"I knew what I was doing in training, [but] I wasn't getting opportunities in games," Zakuani explained. "I wasn't playing by the time the team was already set."
"When you come back in August, September, October, it's hard to break into the team. So that was tough to take."
It also left unresolved questions as Zakuani's injury engendered doubts beyond whether he would merely come back. It also forced us to consider if he'd return to the same level. With a player for whom speed was such a valuable weapon, it was unclear whether such a traumatic injury would derail his career. Zakuani still needed to prove he could be his 2010 self, a player capable of scoring double-digit goals from a wide position.
That proof came on Nov. 11. With Seattle returning home after a 3-0 loss in Los Angeles that opened the Western Conference semifinals, Zakuani got a surprise start -- his first of the playoffs. What followed was a man of the match-caliber performance that drew raves from his opposing defender, comments that could have easily been made about Zakuani before his injury.
"I was joking around with him after the game," Galaxy right back Sean Franklin said, his team having just survived the second leg in Seattle. "Hey, man, you couldn't just stop running at me one time?"
Emotionally, the July 7 return might prove the more valuable date but as it showed that Zakuani could hold his own among the MLS elite, Nov. 11 was the turning point.
How does Zakuani remember that night? "Massive, massive. When I came back, I think people maybe forgot what I could do. They were kind of 'He's had the injuries. Will he be the same? Can he still do it?'"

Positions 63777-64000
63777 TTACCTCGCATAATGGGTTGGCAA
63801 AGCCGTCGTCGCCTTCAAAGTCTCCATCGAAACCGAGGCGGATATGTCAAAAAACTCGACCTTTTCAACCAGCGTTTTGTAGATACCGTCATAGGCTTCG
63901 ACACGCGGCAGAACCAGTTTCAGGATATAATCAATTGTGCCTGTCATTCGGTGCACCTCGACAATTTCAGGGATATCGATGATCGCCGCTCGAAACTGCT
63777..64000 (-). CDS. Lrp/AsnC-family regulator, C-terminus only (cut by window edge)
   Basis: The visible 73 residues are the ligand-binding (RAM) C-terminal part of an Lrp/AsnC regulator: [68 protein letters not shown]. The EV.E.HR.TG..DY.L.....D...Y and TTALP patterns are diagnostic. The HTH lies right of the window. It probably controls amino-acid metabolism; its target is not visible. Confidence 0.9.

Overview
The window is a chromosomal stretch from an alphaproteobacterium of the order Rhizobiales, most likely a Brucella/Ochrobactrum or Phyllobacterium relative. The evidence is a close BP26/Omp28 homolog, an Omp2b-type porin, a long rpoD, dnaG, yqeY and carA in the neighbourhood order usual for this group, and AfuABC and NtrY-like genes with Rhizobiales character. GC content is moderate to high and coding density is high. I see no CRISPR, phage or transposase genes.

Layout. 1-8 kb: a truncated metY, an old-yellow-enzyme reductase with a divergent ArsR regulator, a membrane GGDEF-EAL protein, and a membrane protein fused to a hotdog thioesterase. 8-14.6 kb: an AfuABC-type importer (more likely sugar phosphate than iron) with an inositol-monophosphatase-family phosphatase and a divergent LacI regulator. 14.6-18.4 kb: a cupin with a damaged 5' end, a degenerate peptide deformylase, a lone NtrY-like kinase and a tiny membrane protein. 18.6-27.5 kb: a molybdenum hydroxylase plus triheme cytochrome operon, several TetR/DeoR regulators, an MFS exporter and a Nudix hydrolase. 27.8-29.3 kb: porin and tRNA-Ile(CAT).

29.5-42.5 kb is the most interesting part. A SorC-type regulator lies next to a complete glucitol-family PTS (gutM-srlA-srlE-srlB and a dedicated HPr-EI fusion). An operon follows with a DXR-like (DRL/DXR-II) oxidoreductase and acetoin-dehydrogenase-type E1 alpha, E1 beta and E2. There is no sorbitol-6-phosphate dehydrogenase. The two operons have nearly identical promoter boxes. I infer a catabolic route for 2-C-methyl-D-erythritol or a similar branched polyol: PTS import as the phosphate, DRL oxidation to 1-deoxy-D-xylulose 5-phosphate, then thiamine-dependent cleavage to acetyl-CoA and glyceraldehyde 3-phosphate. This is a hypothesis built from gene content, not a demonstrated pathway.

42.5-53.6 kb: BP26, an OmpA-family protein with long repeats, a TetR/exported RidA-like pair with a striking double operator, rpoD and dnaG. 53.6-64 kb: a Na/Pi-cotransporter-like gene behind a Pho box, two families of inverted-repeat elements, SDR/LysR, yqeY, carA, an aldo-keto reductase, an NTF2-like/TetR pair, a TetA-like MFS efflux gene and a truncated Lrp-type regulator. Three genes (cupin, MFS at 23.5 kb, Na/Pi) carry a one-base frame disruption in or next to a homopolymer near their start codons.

"It gave me a lot confidence I could do this at this level... When I [start the season], it's to build off that LA performance and keep going, picking up where I was before I was injured."
That’s why, even though Zakuani's already had his breakthrough moment, March 2 is so important. After all, it's the day that his career gets back on track.
"Every time I was doing my offseason runs and fitness and work in the gym, I had this date in my mind: March 2, circled on my calendar. It's what I was working toward. It’s going to be the stepping-stone to my season."
And no ordinary season, either; it's one in which Zakuani's performance may prove vital to his team’s chances. With Montero gone, the team needs goal scoring to complement Eddie Johnson. That may come from David Estrada, next in line on Sigi Schmid's forward depth chart. Levante striker Obafemi Martins has also been brought in, while players like Mauro Rosales are equally capable of chipping in more goals.
But Zakuani is the one guy who has been there and done it before. If he can recapture the momentum he built going into the 2011 season -- if he can threaten double-digit goals -- Seattle's main problem is solved.
Not that Zakuani will be measuring his production in numbers. "My goal is always I want to come off the pitch like I did the LA game, having given everything. Because when you do that, you get goals, you get assists, the team wins."
"My hope is really to stay healthy through the year, be a contributing factor to the team -- a difference maker -- and that includes goals and assists... However many it ends up, it's fine by me as long as I've played well and put myself in a position to score those goals and assists."
On Saturday, Zakuani can start judging himself by how he played, not if he played at all.
"All that stuff is behind me. I'm just ready to play the game."
Richard Farley is a freelance writer based in the Northwest covering MLS and European soccer. You can reach him on Twitter at @richardfarley or via email at firstname.lastname@example.org.